Teachers make the world better every day by helping students grow and learn. We teach our students valuable skills, show them new perspectives on the world, and mentor them as they face the variety life’s opportunities and challenges. And we get to share some of the glory when these students go on to do amazing things after they leave our classrooms. This spring I came across two new classes at Yale where students and faculty worked together to make an immediate positive impact on the external community.
The first class was Dean Karlan’s Effective Philanthropy: Evaluating Charitable Organizations (ECON 472). Here’s how Dean describes the class in his syllabus:
This course will take a hands-on approach to being an effective philanthropist. We will study both the analytical and academic issues behind what constitutes evidence on aid effectiveness and how to decide what causes to support, as well as practical question about how to evaluate specific charities and philosophical questions about why we give, or ought to give. The class will blend both the abstract, reading and analyzing evidence on specific interventions or programs, to the applied, in thinking through how to translate the evidence to philanthropic decisions. During the course of the semester, the students, collaboratively with each other and the professor, will produce three outputs: (1) a jointly constructed criteria and process for evaluating charities, (2) evaluations of specific charities with an eye towards recommending to outside philanthropists and donors the findings from the course, and (3) a plan for how to build an ongoing organization or center that puts forwards such evaluation in the future.
As part of the class, the students will also allocate $50,000, donated by the Once Upon a Time Foundation, to the charity or charities they choose, and will make recommendations to Innovations for Poverty Action for how to allocate about $100,000 in funds donated to its Proven Impact Fund.
At the end of the semester, after carefully analyzing many charities around the world, the students chose to donate their $50,000 to Trickle Up. This NGO has been very successful at helping some of the world’s poorest people take their first steps out of poverty, and at the same time has run a very lean organization: 81% of all donations go directly to poverty alleviation programs. At some point Dean and his students may even publish their report on the criteria and process they used to do their evaluation. This might end up being a bigger contribution to the community than their $50,000 donation.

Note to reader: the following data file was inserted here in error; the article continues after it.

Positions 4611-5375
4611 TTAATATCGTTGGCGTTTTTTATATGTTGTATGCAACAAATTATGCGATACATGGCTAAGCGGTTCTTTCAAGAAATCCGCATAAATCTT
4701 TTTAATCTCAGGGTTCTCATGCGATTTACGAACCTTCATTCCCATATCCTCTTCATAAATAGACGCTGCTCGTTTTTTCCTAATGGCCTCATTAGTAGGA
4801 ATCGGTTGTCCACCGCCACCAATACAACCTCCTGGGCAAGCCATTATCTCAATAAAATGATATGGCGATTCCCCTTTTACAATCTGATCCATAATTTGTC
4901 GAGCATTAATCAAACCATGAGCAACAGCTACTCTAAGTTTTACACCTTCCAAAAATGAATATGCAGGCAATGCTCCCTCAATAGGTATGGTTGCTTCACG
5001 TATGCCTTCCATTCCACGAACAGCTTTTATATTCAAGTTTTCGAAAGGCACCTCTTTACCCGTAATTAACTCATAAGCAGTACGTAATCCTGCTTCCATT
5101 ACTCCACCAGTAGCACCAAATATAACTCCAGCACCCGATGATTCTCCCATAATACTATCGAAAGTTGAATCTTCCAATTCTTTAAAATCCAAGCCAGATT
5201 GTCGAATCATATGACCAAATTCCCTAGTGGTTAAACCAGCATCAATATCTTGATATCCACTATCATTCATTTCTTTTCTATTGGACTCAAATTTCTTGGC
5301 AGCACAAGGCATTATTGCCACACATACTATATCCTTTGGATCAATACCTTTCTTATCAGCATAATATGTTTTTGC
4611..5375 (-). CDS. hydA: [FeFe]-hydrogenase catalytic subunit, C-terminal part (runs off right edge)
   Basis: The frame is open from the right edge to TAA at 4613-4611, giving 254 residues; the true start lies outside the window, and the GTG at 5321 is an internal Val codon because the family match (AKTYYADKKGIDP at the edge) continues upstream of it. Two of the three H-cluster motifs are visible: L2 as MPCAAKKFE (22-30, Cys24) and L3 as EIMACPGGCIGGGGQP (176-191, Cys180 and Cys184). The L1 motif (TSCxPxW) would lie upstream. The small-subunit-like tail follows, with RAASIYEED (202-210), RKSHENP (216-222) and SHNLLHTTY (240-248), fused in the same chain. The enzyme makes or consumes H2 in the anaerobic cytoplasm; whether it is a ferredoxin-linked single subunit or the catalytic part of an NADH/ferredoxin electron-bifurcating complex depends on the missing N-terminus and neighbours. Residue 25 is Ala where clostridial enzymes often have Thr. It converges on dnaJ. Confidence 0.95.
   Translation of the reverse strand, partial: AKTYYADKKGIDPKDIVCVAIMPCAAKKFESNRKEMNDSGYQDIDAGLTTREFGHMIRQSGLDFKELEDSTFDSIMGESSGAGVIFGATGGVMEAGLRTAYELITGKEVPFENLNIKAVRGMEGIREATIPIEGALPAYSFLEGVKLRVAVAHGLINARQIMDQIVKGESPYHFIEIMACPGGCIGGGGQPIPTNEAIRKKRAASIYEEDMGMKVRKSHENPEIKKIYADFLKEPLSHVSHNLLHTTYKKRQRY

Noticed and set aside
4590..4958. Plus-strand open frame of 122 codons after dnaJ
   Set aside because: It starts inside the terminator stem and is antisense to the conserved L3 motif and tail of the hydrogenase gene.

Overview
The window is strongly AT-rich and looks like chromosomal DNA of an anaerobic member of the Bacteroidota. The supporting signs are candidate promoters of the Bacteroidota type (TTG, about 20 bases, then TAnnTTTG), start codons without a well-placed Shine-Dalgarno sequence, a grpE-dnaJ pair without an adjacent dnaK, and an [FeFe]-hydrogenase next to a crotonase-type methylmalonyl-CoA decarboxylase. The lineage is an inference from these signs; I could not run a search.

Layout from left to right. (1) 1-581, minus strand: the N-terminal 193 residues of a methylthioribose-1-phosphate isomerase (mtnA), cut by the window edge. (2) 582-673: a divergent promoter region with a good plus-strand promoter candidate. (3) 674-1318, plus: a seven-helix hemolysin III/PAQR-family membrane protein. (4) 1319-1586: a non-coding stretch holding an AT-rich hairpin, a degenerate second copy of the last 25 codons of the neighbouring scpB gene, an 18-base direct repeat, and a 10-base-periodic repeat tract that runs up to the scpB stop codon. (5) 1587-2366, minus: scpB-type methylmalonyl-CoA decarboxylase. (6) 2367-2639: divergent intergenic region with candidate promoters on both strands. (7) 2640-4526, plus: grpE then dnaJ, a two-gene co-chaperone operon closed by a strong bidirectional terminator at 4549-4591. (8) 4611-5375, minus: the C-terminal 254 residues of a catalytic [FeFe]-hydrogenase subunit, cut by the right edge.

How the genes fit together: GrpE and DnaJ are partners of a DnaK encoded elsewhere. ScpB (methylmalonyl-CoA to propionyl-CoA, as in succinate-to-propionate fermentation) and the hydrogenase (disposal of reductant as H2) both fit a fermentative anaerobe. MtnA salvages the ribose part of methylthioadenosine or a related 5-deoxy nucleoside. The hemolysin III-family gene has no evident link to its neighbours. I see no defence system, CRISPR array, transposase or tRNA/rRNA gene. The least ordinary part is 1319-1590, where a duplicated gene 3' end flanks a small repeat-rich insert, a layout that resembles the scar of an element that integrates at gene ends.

The second class with a direct impact I noticed was Elihu Rubin’s Infrastructure: Politics and Design (ARCH 347, PLSC 250), recently profiled in the Yale News. The primary goal of the seminar was to give students an understanding and appreciation for how big infrastructure such as bridges, sewer systems, and power plants come to be. During the semester, students worked together to create an eye-opening multimedia People’s Guide to Infrastructure in New Haven that describes the history and social implications of the transportation, water and waste, energy, parks and public space, and telecommunications systems in and around the city. The web site they have created also has several places for members of the community to contribute their unique perspectives to the guide.
Instead of writing papers that will usually be read once and cast aside at the end of the semester, students in these classes knew they were having a direct impact on the community. That drove them to engage more with the material, work harder, and learn more in the class. This in turn improved the quality of the final product. I find this idea of building things with external value in the classroom truly inspiring, and will now be looking at ways to incorporate it in my classes.